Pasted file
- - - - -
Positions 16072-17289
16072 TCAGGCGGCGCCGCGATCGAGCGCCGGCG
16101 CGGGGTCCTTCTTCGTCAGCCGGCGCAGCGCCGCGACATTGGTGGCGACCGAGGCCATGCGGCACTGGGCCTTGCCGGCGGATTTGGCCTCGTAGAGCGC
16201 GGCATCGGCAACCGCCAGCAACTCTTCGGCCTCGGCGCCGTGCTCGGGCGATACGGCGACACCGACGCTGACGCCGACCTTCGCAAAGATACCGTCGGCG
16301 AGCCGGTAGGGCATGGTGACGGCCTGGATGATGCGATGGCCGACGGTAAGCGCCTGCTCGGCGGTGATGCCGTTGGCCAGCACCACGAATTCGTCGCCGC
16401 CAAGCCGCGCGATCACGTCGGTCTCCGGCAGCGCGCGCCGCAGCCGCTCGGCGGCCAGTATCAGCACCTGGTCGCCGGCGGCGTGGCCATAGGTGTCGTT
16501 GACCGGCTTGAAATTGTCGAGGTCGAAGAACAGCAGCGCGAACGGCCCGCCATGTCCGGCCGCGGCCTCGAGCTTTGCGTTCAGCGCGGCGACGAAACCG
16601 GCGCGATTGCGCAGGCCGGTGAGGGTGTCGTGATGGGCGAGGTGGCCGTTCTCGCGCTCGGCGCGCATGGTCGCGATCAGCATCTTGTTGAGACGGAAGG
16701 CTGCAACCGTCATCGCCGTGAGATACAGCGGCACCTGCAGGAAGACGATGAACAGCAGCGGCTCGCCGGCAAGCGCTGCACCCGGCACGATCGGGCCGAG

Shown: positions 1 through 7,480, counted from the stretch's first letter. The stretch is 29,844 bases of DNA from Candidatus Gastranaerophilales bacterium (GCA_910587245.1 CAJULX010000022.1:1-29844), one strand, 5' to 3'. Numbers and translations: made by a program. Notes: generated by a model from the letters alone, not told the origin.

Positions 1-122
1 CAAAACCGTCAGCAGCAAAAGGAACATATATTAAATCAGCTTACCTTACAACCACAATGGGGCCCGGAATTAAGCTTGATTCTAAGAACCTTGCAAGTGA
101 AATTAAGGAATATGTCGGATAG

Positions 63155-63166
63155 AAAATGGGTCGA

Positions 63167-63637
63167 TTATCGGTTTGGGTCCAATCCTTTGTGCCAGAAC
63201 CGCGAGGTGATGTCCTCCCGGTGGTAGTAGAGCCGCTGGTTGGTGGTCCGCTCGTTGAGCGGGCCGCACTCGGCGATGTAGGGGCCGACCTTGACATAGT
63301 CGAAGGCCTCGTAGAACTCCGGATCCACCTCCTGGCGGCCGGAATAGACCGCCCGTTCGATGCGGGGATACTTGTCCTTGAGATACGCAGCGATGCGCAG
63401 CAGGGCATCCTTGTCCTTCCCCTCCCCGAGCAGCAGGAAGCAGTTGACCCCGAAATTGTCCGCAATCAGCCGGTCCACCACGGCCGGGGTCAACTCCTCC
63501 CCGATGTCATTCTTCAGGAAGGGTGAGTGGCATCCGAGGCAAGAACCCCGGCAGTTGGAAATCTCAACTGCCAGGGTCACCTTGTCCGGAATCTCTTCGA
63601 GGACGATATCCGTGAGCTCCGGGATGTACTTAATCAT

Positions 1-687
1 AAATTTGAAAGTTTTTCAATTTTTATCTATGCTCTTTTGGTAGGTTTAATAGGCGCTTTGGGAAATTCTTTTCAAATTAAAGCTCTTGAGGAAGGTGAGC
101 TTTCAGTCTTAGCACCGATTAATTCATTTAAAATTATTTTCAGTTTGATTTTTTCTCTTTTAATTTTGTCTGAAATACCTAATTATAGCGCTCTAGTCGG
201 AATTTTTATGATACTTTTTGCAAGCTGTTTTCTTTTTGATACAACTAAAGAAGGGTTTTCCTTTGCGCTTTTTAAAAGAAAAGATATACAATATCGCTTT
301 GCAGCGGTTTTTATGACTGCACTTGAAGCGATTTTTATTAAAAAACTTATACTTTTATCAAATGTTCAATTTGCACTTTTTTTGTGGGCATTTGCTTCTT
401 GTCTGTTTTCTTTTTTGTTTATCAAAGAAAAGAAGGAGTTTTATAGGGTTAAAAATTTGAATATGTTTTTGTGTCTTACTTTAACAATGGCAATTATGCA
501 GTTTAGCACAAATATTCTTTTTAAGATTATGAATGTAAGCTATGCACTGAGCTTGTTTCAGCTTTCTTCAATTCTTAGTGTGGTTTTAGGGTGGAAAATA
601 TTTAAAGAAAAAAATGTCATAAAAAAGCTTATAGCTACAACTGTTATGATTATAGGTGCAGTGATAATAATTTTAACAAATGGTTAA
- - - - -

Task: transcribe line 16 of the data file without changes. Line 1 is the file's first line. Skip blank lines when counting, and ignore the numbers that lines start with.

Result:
Positions 63167-63637